UK Launches Independent Review to Look at Tobacco Health Disparities

    On February 4, the United Kingdom launched an independent review to study smoking-related health disparities.

    It’s the government’s latest move in positioning tobacco harm reduction (THR) explicitly in its public health agenda. The UK has embraced vaping products as safer nicotine alternatives, and has become something of a model for THR advocates around the world. Its health agencies (formerly led by Public Health England, which was last year amalgamated into bodies like the new UK Health Security Agency and the Office for Health Improvement and Disparities) have maintained for years that vaping is 95 percent less harmful than smoking. Activists often point to the different approaches in the United States as opposed to the UK, where there are even some vape shops attached to hospitals.

    According to the government, 21.4 percent of routine and manual workers smoke, as do 25 percent of people with long-term mental health conditions.

    Though the UK’s adult smoking rate has dropped in the past decade, there are still an estimated 6 million smokers in the country, who disproportionately come from the most disadvantaged communities. According to the UK government, for instance, 21.4 percent of routine and manual workers smoke, as do 25 percent of people with long-term mental health conditions. Smoking rates also vary drastically throughout the country—at about 20 percent in cities in the North of England like Manchester and Blackpool, but only about 5 to 6 percent in more affluent southern towns like Wokingham and Richmond.

    The new independent review—led by Javed Khan, the former CEO of Barnardo’s, the UK’s largest children’s charity—will provide the government with evidence-based advice for how to tackle health disparities associated with tobacco use, targeting the most successful smoking cessation interventions and contributing to an overall tobacco control plan set to be released later this year.

    More work needs to be done, but the UK has been successful even without this kind of renewed attention: A recent survey from Action on Smoking and Health (ASH) and Cancer Research UK found that English councils managed to improve their local smoking cessation services in 2021, including specifically for marginalized populations, despite notable funding issues. These services can include recommendations to try vaping, even if they do not directly provide vapes. Meanwhile vapes are soon to be prescribed to smokers through the National Health Service (NHS), while remaining fully available in a range of shops.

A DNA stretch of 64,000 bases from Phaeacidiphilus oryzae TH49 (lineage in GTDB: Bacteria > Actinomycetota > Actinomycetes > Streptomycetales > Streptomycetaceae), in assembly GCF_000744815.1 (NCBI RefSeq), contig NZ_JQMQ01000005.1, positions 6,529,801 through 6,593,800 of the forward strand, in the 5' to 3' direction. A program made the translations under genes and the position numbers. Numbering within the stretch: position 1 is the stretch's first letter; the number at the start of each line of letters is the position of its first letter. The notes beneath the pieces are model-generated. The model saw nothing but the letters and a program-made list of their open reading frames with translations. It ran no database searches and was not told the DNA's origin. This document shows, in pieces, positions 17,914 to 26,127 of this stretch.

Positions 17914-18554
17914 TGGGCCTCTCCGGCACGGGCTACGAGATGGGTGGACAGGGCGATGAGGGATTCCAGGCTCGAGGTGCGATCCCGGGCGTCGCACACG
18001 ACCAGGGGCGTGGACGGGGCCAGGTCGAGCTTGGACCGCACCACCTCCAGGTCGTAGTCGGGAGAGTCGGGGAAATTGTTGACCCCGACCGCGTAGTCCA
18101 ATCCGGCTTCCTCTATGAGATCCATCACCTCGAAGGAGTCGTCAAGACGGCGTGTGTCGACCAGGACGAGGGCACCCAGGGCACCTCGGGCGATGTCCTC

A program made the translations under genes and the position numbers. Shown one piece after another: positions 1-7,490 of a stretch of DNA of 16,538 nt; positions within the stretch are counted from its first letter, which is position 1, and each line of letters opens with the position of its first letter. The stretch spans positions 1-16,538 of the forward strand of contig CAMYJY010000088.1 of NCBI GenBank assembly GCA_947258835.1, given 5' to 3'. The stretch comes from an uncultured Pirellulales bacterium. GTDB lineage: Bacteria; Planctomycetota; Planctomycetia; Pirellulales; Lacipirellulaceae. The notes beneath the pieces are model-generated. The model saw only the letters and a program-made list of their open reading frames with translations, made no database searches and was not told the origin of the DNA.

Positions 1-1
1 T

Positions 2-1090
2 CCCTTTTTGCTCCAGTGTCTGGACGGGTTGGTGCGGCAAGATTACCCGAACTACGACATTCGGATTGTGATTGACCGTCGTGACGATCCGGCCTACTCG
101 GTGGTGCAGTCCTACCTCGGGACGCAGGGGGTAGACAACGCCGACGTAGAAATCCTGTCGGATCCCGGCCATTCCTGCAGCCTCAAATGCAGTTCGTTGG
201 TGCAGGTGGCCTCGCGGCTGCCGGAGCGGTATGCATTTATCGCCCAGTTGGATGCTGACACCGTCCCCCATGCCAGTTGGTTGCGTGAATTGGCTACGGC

“The more the government stresses health disparities, the more it will be drawn to policy that favors safer nicotine products.” 

    “All the plans promising a smoke-free world gradually have to address the needs of people who are more committed to or dependent on cigarettes,” Clive Bates, a tobacco control expert and the former director of ASH (UK), told Filter. “A pathway that lets the user quit smoking without quitting nicotine is easier to follow and bound to be more successful with harder-to-reach groups. The more the government stresses health disparities, the more it will be drawn to policy that favors safer nicotine products.” 

    Along with Martin Cullip, an advocate who formerly chaired the New Nicotine Alliance (NNA), Bates has urged politicians to use Brexit to the UK’s advantage. They’ve called to reverse the ban on snus—a smokeless form of tobacco significantly less harmful than combustible cigarettes that’s currently banned by the European Union—and remove nicotine caps on e-liquids, among other measures.

    The review announcement also arrives on the heels of the “Leveling Up” plan, the Conservative government’s much-touted aim of “spreading opportunity and prosperity to all parts” of the UK—including areas of northern England where the Conservatives in 2019 won parliamentary seats long held by the opposition Labour Party.

    The smoking cessation plan will include setting up at least 100 community diagnostic centers in England by 2025. England intends to go smoke-free by 2030, which means achieving a smoking prevalence of 5 percent or less.



    Photograph by Doug88888 via Flickr/Creative Commons 2.0

    • Alex is Filter’s news editor. He previously worked as a reporter and copy editor at VICE, and has been published in The New York Times MagazineThe Columbia Journalism Review, The Los Angeles Times and The New Republic, among other outlets. He was also previously a freelance editorial consultant for the Foundation for a Smoke-Free World; The Influence Foundation, which operates Filter, has received grants from the Foundation for a Smoke-Free World. He is currently based in Los Angeles.

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